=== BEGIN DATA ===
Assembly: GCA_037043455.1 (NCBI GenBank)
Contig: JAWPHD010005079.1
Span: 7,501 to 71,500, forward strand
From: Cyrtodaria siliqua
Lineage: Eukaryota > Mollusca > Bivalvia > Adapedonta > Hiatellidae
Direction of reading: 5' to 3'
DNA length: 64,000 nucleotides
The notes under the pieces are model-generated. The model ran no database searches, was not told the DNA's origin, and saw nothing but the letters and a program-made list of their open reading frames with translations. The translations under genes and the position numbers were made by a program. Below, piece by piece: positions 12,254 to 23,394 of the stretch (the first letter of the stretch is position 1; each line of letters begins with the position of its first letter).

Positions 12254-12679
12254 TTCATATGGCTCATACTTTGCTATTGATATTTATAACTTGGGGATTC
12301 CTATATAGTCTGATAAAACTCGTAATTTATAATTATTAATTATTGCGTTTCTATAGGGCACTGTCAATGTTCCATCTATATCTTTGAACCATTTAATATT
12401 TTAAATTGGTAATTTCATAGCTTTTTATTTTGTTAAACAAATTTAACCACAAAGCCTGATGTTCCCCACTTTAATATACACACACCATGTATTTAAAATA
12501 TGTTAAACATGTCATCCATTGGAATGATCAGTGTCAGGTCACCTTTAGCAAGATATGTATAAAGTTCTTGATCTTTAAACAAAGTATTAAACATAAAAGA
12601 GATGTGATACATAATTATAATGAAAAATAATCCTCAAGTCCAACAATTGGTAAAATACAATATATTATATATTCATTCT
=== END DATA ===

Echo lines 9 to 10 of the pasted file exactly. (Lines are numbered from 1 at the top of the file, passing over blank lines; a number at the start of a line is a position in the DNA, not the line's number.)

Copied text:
Positions 12254-12679
12254 TTCATATGGCTCATACTTTGCTATTGATATTTATAACTTGGGGATTC